Ngorongoro Crater

January 28, 2008 - Ngorongoro, Tanzania

Today we made our way down into the Ngorongoro Crater.  Dave and I had heard from others how amazing the crater was but this we did not expect.  The landscape was stunning and some areas were so lush.  The area was just full of animals and it was unbelieveable that all of the animals in the crater were able to co-exist.  As we drove through the area, I found it hard to stop myself from humming the Lion King theme song (cheesy, i know). 

In addition to seeing the animals we had seen in the Serengeti, Bariki informed us that we may, if lucky, see Rhino (black and/or white).  We actually had checked off all of the other animals we wanted to see on the safari.  Turns out we were able to spot two new animals in the crater - the black Rhino (its actually not black but referred to as "black" as its not white) and a Cheetah (which are slowly becoming extinct).  Both the Rhino and Cheetah we saw from a far but we were just happy to have seen them. 

The crater was especially full of Wildebeast and Zebra (the Wildebeast and Zebra always travel together).  They did not seem to be scared off when we drove by so we were able to get quite close.  The Zebras were beautiful, probably my favourite animal on the safari.  At one point while we were in the crater we were actually able to step out of the truck and see the Zebra and Wildebeast up close.  In general, getting out of the truck is not allowed in the parks, but our truck got a flat tire, so we all had to exit the truck while Bariki changed the tire.  The Zebras were mere meters from us.  I will always remember that moment of staring at the Zebras while the Zebras stared back at us.  I wondered what they were thinking while they were watching us.  I was quite sad when we left the crater as this was likely the last time we would be seeing Zebra.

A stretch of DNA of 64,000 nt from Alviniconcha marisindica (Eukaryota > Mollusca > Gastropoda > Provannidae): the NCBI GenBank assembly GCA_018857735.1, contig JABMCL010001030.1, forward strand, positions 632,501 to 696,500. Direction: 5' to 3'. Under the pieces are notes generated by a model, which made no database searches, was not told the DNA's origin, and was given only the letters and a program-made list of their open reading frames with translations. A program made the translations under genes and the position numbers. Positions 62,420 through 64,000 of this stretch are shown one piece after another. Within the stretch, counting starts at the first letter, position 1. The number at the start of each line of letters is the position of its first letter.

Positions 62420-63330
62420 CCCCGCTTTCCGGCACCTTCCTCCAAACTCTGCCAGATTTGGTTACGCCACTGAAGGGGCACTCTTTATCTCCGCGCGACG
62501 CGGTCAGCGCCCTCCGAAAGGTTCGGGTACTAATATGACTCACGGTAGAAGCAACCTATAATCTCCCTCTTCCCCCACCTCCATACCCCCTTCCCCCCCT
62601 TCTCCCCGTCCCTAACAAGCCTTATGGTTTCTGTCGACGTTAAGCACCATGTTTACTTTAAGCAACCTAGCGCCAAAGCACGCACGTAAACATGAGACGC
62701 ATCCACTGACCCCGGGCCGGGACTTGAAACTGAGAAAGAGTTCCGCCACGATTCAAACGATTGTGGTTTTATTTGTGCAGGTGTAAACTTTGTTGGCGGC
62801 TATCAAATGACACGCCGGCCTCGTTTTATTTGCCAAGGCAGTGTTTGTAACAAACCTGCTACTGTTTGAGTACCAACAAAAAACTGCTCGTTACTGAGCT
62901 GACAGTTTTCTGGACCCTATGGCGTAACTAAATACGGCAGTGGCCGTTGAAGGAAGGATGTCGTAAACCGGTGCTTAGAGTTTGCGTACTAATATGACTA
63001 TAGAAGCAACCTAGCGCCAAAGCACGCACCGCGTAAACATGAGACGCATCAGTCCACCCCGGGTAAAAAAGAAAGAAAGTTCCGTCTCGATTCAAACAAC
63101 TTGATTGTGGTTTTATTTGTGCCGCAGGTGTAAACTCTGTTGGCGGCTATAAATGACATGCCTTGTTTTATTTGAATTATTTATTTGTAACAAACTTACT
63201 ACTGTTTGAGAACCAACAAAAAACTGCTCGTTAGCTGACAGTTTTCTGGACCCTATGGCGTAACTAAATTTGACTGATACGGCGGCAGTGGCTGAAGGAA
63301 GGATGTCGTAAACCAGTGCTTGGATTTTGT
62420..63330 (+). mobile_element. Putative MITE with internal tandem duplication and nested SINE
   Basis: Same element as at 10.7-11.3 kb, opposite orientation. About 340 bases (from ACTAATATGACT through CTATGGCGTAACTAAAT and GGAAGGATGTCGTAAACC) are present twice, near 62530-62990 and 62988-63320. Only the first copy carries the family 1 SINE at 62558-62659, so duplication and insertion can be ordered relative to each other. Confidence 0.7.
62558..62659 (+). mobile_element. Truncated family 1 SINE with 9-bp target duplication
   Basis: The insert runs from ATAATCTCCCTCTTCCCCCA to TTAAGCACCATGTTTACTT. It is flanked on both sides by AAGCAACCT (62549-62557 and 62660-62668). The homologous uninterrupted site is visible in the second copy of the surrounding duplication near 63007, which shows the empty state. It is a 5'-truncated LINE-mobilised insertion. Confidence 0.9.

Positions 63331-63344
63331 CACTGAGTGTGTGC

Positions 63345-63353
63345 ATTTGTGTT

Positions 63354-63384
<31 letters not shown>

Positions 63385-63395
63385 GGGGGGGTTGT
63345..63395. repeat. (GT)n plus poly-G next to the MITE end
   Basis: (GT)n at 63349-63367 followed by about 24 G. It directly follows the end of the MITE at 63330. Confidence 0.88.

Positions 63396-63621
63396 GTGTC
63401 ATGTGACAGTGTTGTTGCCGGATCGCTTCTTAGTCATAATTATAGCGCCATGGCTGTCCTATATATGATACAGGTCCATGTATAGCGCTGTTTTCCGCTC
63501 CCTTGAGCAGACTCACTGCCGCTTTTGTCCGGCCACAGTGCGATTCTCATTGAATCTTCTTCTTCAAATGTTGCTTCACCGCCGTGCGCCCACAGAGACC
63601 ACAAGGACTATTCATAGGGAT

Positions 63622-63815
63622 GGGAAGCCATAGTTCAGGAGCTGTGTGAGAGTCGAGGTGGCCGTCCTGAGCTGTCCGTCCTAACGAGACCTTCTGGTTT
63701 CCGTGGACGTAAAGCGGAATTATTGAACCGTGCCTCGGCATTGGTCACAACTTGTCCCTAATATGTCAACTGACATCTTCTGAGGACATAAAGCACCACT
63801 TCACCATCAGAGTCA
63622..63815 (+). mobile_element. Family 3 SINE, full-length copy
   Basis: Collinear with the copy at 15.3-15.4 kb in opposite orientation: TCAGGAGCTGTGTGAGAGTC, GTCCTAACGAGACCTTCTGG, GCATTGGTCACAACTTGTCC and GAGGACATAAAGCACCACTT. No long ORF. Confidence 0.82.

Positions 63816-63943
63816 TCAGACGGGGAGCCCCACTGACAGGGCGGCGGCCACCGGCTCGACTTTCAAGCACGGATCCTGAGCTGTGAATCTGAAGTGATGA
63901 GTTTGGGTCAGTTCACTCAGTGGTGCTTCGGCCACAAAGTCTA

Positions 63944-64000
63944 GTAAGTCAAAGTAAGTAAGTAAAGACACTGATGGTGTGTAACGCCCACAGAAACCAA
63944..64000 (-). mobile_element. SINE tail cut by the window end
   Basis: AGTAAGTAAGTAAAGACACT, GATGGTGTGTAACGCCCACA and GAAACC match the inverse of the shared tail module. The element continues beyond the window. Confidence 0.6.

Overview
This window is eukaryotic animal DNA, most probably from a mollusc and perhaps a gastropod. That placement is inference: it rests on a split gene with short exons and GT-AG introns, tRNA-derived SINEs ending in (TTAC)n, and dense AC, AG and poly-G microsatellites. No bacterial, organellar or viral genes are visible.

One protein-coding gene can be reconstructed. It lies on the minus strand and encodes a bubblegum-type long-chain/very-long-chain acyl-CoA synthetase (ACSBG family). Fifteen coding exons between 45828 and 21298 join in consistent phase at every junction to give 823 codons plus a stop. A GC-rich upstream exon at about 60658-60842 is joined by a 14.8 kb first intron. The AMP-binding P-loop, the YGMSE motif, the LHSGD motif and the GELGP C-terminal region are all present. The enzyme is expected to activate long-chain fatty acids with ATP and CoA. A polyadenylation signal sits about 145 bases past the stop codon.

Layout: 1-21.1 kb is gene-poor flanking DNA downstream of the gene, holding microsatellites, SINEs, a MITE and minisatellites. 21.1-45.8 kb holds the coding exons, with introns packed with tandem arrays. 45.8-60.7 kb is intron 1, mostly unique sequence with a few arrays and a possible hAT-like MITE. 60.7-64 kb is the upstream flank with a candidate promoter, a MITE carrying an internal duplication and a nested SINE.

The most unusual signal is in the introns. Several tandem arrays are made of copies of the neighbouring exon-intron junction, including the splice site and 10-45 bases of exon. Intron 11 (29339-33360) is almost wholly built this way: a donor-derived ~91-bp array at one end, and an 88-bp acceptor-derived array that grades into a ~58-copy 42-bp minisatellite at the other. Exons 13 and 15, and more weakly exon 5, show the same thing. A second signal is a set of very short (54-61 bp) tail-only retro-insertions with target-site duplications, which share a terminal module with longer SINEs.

Another highlight in the crater (though it did grose me out) was when we spotted a pride of lions eating what we quickly realized was a Buffalo.  The first time we saw the pride of lions they were making there way into the Buffalo, pulling out what looked like its guts.  Then an hour or so later, when we passed the same pride of lions again, they were taking a break from eating and lying in close proximity to the Buffalo.  The poor Buffalo, all we saw was its two hind legs sticking up in the air.

After a day in the crater, we headed to our lodge which was just outside Lake Manyara NP (we would be visiting Lake Manyara NP the next day).  For our final night of the safari we were not staying at a Serena Lodge.  As we drove to our lodge, Bariki informed us that we would be staying in a Masaai Village that night. We didn't know what to think (it was always hard to figure out when Bariki was joking).  Turns out we were not staying at a masai village but we were staying at "" - that's just their website, the name of the lodge is "E Unoto Retreat". Approximately 8 km from the main road, through the masaai villages, was the lodge.  The lodge was run by masaai people though owned by a Texan.  When we arrived at the lodge we were greeted by the masaai and were assigned our own masaai "butler" named Emanuel.  The lodge was amazing and probably a favourite for Dave and I.  Our rooms were huge and had a spectacular view.  It also had a bar and pool area, also with a view.  Mark, Terry, Dave and I practially had the lodge all to ourselves (there were just two other people staying at the lodge).  After some swimming and a quaint dinner near the pool, we enjoyed some live entertainment - an acrobatic show and a dance performed by the Masaai.

The Masaai singing/chanting and dancing is very different from anything I've ever seen.  Although we had experienced a Masaai performance when we had visited the village earlier on the safari, there was something about seeing it at night in a remote area that made it a little spooky.  Things got even spookier when we returned to our room.  Dave and I were in the middle of playing a game of checkers (which by the way I was winning) when the lights went out.  We had been warned earlier that the generator turned off at 11pm but we had forgot and were stuck in the dark.  Dave knew I was scared and played it up a bit before he found and turned on his headlamp.


Up Close with a Hyena
Hyena Approaching
Bath Time is Over


Cliff Kearns:
February 26, 2008
Good stuff you two. Couldn't sleep so it gave me a chance to catch up on the written portion of your blog. Certainly a trip you'll remember for a lifetime. Thanks for sharing. Great shots Dave. Cliff
sue monk:
February 26, 2008
Hi... This is just like National Geographic magazine... but better! So cool... Sue
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